He said under this package, the farmers in flood hit areas would be provided free of cost wheat seeds besides ensuring for them inexpensive loans and bringing down prices of fertilizers and tube wells electricity bills.

The Food Commissioner informed that spending on this sector would generate additional income of approximately Rs 400 billion as compared to the income of same period last year.

He mentioned to earmarking Rs10.6 billion for small-scale growers across the country and Rs eight billion for farmers in flood hit areas. “To get maximum dividend from youth in rural areas, unemployed youth associated to agriculture sector will be provided Rs 50 billion loans and another Rs 6.5 billion for subsidy to waive off mark up on these loans.”

As the agriculture sector provides as backbone for our economy, there is dire to invest in research for developing seeds resistant to global warming and climatic changes to push forward the agenda of adaptation.

“Enhanced investment in research and development projects would help increase per acre yield of crops and produce climatic and drought resilient seeds of wheat, rice, maize, pulses and oil producing plants,” said Chairman Pakistan Agriculture Research Council Dr Ghulam Muhammad Ali.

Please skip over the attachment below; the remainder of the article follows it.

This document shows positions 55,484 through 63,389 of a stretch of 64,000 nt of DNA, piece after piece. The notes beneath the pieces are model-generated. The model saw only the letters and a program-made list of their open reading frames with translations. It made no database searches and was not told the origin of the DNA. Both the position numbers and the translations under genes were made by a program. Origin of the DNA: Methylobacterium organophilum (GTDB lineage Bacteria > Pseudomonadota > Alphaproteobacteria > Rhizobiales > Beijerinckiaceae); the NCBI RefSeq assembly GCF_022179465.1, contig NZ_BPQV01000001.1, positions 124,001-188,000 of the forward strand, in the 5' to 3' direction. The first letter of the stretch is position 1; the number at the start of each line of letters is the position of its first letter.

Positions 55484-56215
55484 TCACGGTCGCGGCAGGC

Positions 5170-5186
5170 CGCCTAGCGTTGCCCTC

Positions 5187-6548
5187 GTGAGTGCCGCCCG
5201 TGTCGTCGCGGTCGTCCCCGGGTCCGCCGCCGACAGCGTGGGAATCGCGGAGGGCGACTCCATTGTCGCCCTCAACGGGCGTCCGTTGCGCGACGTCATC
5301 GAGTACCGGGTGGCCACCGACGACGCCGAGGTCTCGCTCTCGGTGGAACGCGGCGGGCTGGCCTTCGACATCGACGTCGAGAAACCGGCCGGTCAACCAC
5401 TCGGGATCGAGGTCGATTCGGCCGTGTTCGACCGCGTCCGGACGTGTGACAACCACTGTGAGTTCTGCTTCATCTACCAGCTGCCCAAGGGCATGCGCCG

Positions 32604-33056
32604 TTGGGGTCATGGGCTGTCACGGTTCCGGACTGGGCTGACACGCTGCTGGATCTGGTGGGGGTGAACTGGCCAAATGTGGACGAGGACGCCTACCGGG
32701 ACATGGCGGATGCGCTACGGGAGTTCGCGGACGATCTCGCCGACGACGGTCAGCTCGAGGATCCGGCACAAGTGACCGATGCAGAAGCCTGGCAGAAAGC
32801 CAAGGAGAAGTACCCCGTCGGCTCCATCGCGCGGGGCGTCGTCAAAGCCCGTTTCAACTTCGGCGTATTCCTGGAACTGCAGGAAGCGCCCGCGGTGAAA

He said the NARC was assigned to develop new high-yielding and climate tolerant seed verities to enhance per-acre wheat output and it was providing over 200 tons of six high yielding wheat seed varieties to growers. These varieties comprise Pakistan 2003, Borlaug 2016, Zencol 2016, Markaz 2019, NARC Supper and AZRIC Dera.

“National Institute for Genomics and Advanced Biotechnology (NIGAB) has also developed disease, drought and salinity resistant GMOs of wheat, groundnut, potato and tomato,” he informed.

He said NIGAB was diligently working on biotechnology and molecular based diagnostic testing of GMOs, identification of unknown olive varieties and adulteration in exportable commodities for quality assurance. “The tissue culture section has replaced infected banana with virus free banana in Sindh province. Now four new varieties of banana are in pipeline.”

Project Incharge, Wheat Productivity Enhancement Program in NARC, Dr Sikandar Shaheen informed that they were also providing certified seeds to Punjab Seed Corporation to maximize per-acre crop output. “We are also developing climate smart seeds to meet emerging environmental challenges.”

Sikandar informed about providing 350 metric tons wheat seeds under this program, besides conducting 15 training session programs across the country including Gilgit-Baltistan and Azad Jammu and Kashmir to train 1,500 farmers.

“During coming season, we shall train field extension workers and master trainers to train another 2,000 farmers on efficient use of water, fertilizers and pest control,” he said. (APP)